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  • I added some more info to the question in order to clarify. But, at the same time, I don't want to focus excessively on our personal position. I want to keep the focus on the now-we-need-upkeeps issue and how "normal" this is, and also wanting to change the work time rules for employees instead of solving the new needs by growing the workforce, when our privileged work times was an important part of our salary. Personally, workforce have been feeling abused by the work amount from years and that is clearly the reason for our attitude, but i'd prefer to keep that off – Mike Oct 16 at 6:44
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    @Mike Is it common? For the companies that have a critical product that should work 24/7/264 yes (my parents have to deal with this since early 90th). If you feel like you've been abused for years by the company (totally understand that and on call would do things even worse) now you have a good excuse to move on. Keep in mind that since the team is not cooperating they might start hiring new people for the on call duties "which also would help with development" and when they would get enough people they might start letting go the ones they have today. – AlexanderM Oct 16 at 13:55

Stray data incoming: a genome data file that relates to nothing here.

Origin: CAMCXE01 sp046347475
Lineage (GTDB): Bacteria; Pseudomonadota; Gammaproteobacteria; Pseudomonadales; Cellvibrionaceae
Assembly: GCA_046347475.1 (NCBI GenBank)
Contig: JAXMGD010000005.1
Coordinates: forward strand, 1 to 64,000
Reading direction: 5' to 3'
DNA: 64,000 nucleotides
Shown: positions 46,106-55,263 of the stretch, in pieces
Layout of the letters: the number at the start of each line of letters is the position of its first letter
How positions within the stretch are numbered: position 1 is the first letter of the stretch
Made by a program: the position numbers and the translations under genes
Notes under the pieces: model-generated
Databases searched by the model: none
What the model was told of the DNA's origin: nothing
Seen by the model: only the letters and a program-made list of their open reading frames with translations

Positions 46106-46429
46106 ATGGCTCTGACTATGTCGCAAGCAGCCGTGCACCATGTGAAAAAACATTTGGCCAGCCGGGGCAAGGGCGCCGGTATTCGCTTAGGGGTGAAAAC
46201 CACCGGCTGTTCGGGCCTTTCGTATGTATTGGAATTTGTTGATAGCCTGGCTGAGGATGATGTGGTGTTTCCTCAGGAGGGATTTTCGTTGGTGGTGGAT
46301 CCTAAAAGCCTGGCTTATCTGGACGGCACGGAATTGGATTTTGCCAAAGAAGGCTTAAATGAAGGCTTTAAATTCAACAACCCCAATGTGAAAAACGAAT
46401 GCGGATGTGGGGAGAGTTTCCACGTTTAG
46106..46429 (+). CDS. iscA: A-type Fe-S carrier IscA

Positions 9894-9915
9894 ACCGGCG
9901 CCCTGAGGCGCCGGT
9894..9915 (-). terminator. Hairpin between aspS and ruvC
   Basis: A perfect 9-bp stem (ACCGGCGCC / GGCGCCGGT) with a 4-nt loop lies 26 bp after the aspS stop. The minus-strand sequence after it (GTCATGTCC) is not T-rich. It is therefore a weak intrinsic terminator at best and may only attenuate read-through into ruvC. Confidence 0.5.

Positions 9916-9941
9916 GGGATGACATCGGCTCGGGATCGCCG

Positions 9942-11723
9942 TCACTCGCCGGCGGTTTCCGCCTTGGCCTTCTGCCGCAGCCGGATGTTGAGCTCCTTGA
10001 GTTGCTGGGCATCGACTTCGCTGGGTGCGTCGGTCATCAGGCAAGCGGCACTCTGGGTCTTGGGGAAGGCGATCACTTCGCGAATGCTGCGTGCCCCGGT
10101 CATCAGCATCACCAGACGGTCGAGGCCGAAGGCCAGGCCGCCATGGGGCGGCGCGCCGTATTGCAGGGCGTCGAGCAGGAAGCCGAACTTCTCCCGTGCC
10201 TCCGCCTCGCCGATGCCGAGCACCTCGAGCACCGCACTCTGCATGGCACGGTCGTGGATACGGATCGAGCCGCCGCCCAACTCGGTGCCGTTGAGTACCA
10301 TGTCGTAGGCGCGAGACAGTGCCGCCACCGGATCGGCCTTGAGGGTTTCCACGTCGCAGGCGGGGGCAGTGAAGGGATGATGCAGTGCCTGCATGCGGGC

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If the company is releasing this software and only now starting to think about needing people to do support, then the company screwed up pretty big. This discussion with the the team should have started weeks, if not months, ago. I'm fairly sure that "the big release" wasn't planned out yesterday and I'm also fairly sure that the client didn't suddenly demand on-call support at the last minute.

Someone should have thought of this earlier, and taken the time to sort out a plan. Then they would have learned about the team's reluctance on time, and could have taken steps. Now, they're in the dump and it's in no way a fault of the development team. (You could have asked questions about support during the project, but it's not really your job to do so)